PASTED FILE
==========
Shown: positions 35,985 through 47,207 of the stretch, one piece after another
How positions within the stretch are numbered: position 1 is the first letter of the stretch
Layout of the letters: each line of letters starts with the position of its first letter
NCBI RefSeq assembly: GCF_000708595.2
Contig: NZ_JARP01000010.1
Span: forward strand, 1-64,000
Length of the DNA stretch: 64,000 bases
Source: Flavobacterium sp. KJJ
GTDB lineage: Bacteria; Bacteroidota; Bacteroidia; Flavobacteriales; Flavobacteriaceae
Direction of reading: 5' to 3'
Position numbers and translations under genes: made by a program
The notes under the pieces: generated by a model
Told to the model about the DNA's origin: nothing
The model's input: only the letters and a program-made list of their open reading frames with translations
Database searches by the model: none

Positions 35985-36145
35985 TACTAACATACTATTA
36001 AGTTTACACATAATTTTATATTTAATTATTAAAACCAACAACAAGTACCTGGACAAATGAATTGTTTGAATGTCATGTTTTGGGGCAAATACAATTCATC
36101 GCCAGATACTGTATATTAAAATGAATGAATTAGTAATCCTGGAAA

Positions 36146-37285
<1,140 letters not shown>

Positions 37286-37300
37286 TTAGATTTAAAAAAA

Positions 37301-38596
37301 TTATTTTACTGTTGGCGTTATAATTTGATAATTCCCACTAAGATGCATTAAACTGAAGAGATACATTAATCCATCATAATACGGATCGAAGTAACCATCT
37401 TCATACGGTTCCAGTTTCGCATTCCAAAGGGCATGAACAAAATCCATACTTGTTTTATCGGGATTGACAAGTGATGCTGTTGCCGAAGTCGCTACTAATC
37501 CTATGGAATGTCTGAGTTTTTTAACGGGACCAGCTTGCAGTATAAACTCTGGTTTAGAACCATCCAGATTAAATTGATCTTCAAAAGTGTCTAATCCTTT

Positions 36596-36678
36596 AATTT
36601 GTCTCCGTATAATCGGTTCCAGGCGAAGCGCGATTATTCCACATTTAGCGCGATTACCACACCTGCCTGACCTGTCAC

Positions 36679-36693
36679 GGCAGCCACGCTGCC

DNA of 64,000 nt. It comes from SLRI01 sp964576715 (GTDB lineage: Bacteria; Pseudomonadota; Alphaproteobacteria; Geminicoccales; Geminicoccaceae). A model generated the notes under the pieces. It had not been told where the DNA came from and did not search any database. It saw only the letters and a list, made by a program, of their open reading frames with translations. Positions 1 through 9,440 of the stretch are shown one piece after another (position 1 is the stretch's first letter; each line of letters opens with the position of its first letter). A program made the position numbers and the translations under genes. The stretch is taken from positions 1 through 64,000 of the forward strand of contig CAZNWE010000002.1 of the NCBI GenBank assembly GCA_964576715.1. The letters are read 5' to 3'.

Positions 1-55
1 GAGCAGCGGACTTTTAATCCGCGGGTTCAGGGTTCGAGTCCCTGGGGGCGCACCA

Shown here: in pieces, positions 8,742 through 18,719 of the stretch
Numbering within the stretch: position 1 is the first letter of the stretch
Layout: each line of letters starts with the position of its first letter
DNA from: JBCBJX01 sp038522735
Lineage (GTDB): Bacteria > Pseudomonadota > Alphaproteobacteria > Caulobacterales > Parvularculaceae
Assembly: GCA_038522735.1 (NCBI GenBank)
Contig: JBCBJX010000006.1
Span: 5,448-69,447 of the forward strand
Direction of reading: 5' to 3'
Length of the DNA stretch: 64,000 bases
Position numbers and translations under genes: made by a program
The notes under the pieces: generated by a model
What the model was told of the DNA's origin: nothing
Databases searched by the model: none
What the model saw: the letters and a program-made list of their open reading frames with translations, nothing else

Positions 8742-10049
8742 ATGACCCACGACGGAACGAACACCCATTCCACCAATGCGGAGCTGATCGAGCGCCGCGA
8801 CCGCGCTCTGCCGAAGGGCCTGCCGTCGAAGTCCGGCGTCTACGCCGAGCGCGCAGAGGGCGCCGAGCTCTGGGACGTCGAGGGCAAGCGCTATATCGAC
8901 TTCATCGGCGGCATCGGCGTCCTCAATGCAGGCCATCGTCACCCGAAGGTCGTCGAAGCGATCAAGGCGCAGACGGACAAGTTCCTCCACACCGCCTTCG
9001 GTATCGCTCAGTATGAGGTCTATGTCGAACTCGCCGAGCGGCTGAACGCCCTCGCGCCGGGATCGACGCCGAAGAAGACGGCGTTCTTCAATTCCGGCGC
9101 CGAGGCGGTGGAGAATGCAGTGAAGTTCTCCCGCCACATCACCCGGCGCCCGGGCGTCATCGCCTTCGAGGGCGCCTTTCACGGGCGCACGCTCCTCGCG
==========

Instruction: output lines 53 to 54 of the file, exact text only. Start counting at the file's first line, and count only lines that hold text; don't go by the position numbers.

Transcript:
8801 CCGCGCTCTGCCGAAGGGCCTGCCGTCGAAGTCCGGCGTCTACGCCGAGCGCGCAGAGGGCGCCGAGCTCTGGGACGTCGAGGGCAAGCGCTATATCGAC
8901 TTCATCGGCGGCATCGGCGTCCTCAATGCAGGCCATCGTCACCCGAAGGTCGTCGAAGCGATCAAGGCGCAGACGGACAAGTTCCTCCACACCGCCTTCG